There is no way to control the security or verify the safety of software downloaded onto employee-owned devices. This makes BYOD policies incredibly risky to your organization.

Why BYOD is Tricky for Video Conferencing

If your employees use their own devices for meetings, it may be difficult to standardize settings and configuration for each device. For example, one employee's mobile phone may be an Android device and others may have Apple products. This issue can be mitigated since there is web-based access for all of the major video conferencing platforms. However, it would make for a clunky start to meetings for everyone to access the meeting with mixed methods. 

Some operating systems are more compatible than others with apps like Microsoft Teams, Zoom, and Webex. This means that you might run into issues with managing the compatibility of different devices with your chosen unified communications platform.

Company Owned, Personally Enabled (COPE)

As opposed to BYOD, company owned, personally enabled (COPE) mobile strategies offer flexibility and enhanced control over your cybersecurity. Your IT team can select devices specifically for their cybersecurity features, and you can have peace of mind that you can install and have full control of the security tools protecting the devices.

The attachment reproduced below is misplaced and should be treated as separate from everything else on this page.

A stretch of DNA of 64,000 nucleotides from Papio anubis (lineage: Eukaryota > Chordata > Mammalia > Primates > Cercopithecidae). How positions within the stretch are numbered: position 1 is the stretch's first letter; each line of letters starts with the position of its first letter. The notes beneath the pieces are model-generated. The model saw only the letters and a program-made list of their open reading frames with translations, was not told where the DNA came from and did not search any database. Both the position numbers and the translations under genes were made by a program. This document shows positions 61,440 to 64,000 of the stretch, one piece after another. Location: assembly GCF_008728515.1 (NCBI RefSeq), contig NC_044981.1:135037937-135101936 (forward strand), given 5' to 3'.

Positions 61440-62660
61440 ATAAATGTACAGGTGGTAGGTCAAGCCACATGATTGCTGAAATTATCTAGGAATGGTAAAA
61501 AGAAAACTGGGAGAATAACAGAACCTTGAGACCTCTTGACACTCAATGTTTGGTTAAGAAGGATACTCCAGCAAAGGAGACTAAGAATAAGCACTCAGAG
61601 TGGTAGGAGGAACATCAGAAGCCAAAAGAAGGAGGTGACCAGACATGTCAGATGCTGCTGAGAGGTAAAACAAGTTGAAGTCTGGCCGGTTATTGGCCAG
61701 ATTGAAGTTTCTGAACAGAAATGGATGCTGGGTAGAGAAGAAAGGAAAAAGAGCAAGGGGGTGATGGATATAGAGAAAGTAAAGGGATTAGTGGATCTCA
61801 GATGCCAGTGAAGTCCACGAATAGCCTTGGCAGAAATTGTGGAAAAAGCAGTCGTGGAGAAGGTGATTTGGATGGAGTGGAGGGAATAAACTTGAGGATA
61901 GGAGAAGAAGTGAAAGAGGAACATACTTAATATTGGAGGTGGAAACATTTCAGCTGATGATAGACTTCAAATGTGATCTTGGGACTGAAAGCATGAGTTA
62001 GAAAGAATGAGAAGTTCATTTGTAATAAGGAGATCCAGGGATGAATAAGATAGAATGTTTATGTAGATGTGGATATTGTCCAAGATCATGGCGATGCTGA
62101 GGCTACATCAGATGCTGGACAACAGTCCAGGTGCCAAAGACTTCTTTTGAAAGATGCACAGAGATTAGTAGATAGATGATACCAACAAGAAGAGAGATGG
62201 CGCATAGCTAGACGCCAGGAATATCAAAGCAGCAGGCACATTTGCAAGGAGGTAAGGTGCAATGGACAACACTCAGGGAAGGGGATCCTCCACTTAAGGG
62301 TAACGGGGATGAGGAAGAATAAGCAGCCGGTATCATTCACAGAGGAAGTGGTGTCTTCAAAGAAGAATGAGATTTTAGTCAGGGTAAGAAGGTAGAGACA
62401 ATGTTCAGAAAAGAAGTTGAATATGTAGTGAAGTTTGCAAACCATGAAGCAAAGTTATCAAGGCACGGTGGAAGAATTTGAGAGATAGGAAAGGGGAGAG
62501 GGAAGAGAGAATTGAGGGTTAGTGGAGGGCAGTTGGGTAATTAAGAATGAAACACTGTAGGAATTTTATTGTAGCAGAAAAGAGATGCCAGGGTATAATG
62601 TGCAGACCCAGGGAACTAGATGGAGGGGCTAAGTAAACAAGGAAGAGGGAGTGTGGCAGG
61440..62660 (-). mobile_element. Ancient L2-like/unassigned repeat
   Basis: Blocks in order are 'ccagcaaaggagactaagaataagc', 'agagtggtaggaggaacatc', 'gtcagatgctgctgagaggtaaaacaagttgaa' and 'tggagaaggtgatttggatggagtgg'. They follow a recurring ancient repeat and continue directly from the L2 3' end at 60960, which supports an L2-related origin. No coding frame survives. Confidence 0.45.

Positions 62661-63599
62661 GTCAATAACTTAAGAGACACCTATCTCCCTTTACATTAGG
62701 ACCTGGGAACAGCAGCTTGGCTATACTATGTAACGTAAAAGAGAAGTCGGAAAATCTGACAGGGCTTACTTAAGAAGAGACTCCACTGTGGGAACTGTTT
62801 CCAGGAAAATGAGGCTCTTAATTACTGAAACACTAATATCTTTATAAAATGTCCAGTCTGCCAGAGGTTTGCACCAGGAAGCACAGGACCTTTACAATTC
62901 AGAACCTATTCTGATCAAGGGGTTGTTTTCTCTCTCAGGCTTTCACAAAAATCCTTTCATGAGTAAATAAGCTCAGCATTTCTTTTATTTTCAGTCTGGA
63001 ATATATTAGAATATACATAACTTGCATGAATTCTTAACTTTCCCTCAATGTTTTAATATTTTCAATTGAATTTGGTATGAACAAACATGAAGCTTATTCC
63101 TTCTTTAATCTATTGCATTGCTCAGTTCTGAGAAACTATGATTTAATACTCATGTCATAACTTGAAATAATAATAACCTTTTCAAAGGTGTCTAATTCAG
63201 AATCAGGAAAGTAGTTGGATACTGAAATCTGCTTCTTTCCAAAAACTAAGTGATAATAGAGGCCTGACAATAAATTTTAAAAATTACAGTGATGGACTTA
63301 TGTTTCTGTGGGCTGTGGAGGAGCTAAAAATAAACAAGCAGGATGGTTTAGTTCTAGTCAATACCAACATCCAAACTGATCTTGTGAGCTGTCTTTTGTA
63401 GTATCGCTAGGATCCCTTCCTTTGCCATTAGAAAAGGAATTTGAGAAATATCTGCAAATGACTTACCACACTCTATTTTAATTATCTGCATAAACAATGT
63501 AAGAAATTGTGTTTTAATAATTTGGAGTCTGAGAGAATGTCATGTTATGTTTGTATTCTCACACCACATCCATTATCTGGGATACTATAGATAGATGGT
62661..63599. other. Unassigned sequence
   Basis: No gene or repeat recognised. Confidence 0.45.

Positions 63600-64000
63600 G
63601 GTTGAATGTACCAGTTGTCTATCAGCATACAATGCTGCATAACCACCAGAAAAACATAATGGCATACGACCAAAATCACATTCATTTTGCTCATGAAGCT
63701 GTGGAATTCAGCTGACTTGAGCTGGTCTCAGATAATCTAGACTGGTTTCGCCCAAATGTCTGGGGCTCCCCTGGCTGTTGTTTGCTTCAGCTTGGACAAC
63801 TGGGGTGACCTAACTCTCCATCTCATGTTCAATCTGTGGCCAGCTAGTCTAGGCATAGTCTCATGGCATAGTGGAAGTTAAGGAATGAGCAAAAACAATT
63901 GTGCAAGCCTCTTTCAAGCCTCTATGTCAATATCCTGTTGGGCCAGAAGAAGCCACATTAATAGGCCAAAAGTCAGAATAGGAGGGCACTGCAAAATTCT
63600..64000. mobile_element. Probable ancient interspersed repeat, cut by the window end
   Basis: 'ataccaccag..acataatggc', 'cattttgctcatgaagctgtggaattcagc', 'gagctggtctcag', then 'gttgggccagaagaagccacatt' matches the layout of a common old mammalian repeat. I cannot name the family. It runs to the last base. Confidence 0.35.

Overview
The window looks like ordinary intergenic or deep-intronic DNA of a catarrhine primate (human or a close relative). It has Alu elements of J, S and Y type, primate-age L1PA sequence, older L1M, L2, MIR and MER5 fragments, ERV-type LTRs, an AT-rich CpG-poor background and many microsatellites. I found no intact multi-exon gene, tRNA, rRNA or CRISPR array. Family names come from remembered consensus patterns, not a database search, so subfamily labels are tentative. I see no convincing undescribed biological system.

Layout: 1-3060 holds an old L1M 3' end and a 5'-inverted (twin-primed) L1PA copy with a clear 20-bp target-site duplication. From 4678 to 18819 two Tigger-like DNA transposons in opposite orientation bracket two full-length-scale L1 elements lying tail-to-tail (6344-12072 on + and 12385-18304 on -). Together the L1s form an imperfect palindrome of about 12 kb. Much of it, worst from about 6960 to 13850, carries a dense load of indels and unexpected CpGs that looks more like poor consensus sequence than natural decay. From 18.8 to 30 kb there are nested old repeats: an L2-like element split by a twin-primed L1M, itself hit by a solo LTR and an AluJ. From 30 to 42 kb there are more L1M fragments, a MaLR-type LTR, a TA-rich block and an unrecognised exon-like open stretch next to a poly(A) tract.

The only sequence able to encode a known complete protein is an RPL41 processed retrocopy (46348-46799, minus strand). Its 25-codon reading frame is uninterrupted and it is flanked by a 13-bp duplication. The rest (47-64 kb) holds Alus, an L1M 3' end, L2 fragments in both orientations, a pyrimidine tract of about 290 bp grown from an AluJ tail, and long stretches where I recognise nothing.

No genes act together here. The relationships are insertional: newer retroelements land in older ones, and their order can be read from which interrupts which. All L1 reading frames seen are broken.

For example, if you provide employees with company-owned laptops, employees will still be mobile if they work from home or outside of the office. You will also be able to block any untrustworthy downloads and implement user authentication tools on each device.

This dramatically reduces your risk of cyber attacks, since you can mitigate the risk of malicious threats that could infect your network from an unsecured device.

How COPE Simplifies Technology Management

As one can expect, when you homogenize what devices and operating systems each employee uses, you can control any necessary software updates or security tools for all devices at once. Unlike for BYOD, you can anticipate what the universally compatible devices will need, and control aspects like: